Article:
Alas, the banking system that Christine is a part of requires her to make a deliberate selection between her humanity .and her employer’s bottom line. It’s a world in which decency and humanity don’t matter, in which those qualities are, in fact, looked upon as weaknesses, not strengths. Christine’s promotion hinges, particularly, on her ability to destroy the life and dignity of another human being, not her ability to help that human being.

Old Mrs. Ganush — part hyperactive Deadite and part taunting Wicked Witch of the West — warns Christine that “soon” the tables will be turned; that the unfortunate girl will be begging her for help.  The curse she unleashes seems unstoppable.

Christine quickly finds herself in the very position of desperate Mrs. Ganush, with no one to help her; no higher authority to consult, and no place at all to turn. Christine requires $10,000 dollars (cash) in 24-hours to pay for the assistance of a medium.

Accordingly, she must pawn all of her beloved middle-class belongings, from jewelry to electronic equipment, to childhood treasures. Now the shoe is truly on the other foot, and the person foreclosing on another person’s house sees her own “soul” being foreclosed upon by a merciless collector.

The message of Drag Me To Hell  is that ours culture in which people don’t seem to believe that there is a spiritual price for our behavior here on Earth, a realm where making money is apparently the greatest moral value of all. Christine learns differently in the film, but Raimi doesn’t linger on didactic lessons, instead staging bizarre set-pieces  –including one involving a sacrificial goat — that teeter-totter expertly from horror to comedy and back again.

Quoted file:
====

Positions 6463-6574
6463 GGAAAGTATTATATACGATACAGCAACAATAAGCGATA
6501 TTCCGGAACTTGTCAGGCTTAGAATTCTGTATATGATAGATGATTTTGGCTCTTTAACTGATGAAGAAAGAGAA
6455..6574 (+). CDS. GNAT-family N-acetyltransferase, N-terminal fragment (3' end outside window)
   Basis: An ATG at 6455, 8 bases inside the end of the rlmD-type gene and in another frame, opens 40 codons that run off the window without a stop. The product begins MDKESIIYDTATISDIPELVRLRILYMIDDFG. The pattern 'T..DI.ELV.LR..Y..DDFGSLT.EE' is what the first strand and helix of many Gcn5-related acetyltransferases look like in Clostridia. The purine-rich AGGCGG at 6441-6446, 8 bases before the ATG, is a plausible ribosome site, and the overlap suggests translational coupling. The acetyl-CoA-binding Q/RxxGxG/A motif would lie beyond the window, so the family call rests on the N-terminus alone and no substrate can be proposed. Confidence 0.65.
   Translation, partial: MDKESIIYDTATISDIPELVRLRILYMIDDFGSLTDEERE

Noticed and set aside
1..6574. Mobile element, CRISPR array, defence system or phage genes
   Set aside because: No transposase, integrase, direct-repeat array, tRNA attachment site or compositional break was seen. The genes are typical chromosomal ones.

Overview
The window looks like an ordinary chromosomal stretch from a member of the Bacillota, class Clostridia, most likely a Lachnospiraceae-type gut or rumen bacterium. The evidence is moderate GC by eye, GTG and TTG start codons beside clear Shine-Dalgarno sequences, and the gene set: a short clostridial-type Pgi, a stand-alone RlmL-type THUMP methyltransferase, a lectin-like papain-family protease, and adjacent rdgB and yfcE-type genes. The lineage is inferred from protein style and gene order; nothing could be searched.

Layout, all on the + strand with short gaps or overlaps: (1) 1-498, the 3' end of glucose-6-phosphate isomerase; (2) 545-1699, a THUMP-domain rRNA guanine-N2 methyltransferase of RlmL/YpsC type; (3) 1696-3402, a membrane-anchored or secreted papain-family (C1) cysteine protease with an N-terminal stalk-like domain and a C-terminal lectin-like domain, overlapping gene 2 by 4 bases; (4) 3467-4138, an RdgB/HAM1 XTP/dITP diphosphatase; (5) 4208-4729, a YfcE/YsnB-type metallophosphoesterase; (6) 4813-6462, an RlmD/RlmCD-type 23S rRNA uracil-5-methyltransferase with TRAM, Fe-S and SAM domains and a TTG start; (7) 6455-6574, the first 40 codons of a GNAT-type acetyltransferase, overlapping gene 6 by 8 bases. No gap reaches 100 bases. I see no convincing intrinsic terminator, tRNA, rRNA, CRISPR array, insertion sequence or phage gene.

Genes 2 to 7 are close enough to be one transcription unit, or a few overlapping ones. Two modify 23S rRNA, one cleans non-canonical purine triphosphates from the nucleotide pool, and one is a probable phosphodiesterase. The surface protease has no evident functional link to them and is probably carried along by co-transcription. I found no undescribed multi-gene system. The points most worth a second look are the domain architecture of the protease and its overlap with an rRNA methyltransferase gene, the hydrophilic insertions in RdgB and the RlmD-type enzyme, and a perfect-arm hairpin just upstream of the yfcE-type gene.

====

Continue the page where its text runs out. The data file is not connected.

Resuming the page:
Horror fans, for some reason, by and large didn’t take to Drag Me to Hell, perhaps because they still long for Raimi to turn his attentions to Evil Dead IV, but the film relentlessly crafts laughs and screams.






Oz: the Great and Powerful (2013)

Although it was a hit, Oz got middling reviews and many viewers seemed to dismiss it as another soulless CGI fantasy.

Nothing could be further from the truth.

To fully understand Oz The Great and Powerful, it’s necessary to understand Raimi’s creative approach, and the enduring fascination he boasts for the nuts-and-bolts aspects of the movie-making experiencing, the technology that makes mass entertainment of this sort possible in the first place. In short, the film’s central character, Oscar (James Franco), the Wizard of Oz, is in fact, a mirror image of Raimi.

Both men create what appears to be magic through the auspices of technology. They are both technological wizards, the kind who work wonders with light, smoke, gears and cogs, not to mention misdirection and sleight-of-hand. And, both the film and its director stand at the same unhappy career cross-roads.  Oscar’s latest show in 1905 Kansas meets with cat-calls and tomato-throwing from unhappy audience members, and if you remember Raimi’s last blockbuster picture, Spider-Man 3 (2007), he’s roughly in the same boat.